Date of Award
Doctor of Psychology (PsyD)
Graduate Department of Clinical Psychology
The Chinese in America must deal with two cultures. Their original culture with its traditions and norms may clash with the larger Western culture in which they live. How this tension is resolved and manifested was examined in terms of a number of factors, including spiritual well-being, self esteem, and social desirability. It was hypothesized that for a Chinese church group in the Northwest, spiritual well-being and self esteem would be positively correlated with social desirability factored out of the relationship. Spiritual well-being was measured by the Spiritual Well-Being Scale which included a total Spiritual Well-Being score, the Existential Well-Being score, and the Religious Well-Being score. Self esteem was measured by the Tennessee Self Concept Scale, using the subscales Self Criticism, Net and Total Conflict, and overall Positive. Social desirability was measured by the Edwards Social Desirability Scale. Significant relationships were found between the subscales of the Spiritual Well-Being Scale and the subscales of the Tennessee Self Concept Scale. These relationships were not significantly affected by Edwards Social Desirability Scale scores. Demographic variables which were correlated with these scales included age, number of years in the U.S., education, and birthplace.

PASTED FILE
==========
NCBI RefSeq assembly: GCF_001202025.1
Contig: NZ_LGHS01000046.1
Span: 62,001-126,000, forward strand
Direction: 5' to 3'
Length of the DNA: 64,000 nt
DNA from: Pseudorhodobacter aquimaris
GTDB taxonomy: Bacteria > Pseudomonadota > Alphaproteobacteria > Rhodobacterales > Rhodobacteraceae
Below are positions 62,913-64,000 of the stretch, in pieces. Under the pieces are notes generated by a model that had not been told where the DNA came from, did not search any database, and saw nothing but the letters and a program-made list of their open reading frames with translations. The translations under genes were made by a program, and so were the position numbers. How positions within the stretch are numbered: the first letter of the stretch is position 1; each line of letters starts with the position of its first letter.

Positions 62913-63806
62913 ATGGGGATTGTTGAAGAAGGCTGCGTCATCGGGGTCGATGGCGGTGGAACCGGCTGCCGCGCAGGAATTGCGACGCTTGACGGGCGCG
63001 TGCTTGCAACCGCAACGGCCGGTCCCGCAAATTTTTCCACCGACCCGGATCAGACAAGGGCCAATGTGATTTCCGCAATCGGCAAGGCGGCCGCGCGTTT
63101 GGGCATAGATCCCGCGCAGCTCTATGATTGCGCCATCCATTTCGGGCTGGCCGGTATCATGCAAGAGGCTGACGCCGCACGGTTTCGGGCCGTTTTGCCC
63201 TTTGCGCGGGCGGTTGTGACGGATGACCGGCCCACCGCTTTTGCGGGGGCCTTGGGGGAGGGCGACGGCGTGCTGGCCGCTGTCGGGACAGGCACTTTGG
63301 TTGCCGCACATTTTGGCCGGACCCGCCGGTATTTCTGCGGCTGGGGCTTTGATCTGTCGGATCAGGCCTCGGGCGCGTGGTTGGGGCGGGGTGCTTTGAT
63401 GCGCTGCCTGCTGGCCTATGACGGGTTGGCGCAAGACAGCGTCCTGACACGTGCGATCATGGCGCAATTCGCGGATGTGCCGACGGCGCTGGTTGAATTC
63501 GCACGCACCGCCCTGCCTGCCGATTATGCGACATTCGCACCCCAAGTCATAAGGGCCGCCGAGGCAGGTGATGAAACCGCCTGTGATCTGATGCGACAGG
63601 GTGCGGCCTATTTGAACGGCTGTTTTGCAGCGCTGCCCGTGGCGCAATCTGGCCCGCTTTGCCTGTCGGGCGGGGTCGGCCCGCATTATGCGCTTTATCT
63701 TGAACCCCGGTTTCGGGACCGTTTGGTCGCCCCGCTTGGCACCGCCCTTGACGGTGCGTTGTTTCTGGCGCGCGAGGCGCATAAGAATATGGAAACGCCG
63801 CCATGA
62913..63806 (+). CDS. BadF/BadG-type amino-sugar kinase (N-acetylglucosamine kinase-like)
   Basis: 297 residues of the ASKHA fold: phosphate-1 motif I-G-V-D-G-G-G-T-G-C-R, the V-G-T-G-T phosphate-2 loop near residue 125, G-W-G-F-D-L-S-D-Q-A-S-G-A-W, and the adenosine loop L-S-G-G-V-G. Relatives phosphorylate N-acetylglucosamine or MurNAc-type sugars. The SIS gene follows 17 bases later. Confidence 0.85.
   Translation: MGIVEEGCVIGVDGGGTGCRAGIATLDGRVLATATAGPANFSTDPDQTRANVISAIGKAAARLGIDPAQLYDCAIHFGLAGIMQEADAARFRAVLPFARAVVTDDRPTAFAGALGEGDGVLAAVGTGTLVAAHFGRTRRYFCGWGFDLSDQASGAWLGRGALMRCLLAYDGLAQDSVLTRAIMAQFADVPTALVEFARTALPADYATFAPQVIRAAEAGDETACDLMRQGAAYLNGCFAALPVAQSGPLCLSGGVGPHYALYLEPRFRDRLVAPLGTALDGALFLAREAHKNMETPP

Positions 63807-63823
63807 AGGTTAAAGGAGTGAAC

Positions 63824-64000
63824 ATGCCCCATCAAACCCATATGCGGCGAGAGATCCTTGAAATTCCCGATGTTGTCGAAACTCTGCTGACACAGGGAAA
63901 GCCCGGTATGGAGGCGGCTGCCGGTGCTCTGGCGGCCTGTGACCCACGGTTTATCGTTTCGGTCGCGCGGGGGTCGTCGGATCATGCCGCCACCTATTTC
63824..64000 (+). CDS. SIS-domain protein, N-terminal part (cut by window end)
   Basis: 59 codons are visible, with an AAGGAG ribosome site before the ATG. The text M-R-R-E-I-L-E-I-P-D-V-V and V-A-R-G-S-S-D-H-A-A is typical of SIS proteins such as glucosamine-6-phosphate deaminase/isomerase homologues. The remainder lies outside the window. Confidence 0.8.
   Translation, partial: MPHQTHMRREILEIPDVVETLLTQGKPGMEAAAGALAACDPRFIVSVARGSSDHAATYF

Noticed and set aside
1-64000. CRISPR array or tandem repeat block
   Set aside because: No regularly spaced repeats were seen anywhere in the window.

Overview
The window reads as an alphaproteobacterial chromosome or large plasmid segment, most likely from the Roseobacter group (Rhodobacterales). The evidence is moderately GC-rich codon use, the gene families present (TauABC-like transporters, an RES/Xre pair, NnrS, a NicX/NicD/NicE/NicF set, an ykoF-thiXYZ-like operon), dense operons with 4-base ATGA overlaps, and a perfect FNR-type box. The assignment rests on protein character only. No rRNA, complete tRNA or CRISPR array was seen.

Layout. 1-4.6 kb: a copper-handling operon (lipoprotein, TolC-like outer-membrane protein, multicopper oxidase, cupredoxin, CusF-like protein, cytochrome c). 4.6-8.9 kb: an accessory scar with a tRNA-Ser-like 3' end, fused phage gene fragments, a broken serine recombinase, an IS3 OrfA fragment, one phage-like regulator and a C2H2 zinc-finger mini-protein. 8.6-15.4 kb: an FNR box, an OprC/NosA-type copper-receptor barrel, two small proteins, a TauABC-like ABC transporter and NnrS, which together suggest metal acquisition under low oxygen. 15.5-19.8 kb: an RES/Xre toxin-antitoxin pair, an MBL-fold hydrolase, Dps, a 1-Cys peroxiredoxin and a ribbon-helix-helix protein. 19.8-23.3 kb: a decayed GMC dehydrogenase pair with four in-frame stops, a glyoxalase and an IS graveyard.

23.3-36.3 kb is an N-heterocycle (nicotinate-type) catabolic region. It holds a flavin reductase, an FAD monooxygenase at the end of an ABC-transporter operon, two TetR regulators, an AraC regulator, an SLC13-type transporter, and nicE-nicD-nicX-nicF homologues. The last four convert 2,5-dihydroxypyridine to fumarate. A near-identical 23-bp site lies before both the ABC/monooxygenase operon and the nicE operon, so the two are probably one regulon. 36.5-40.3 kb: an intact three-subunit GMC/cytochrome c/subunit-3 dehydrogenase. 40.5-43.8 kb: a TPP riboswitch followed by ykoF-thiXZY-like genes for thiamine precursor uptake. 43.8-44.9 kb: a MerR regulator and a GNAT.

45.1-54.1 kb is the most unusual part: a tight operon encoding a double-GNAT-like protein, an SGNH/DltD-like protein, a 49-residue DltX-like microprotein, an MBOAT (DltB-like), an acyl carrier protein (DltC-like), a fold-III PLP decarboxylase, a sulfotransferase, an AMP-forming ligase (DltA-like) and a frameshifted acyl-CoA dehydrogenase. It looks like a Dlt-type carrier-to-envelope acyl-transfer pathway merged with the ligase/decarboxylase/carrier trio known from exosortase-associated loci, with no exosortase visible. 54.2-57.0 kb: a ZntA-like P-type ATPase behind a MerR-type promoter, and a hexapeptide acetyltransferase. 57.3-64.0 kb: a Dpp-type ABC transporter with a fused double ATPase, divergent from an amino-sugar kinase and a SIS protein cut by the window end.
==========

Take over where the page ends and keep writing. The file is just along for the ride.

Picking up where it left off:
Wong, Elsa, "Correlations Between Spiritual Well-Being, Self Esteem, and Social Desirability for Chinese Americans in the Northwest." (1989). Doctor of Psychology (PsyD). 361.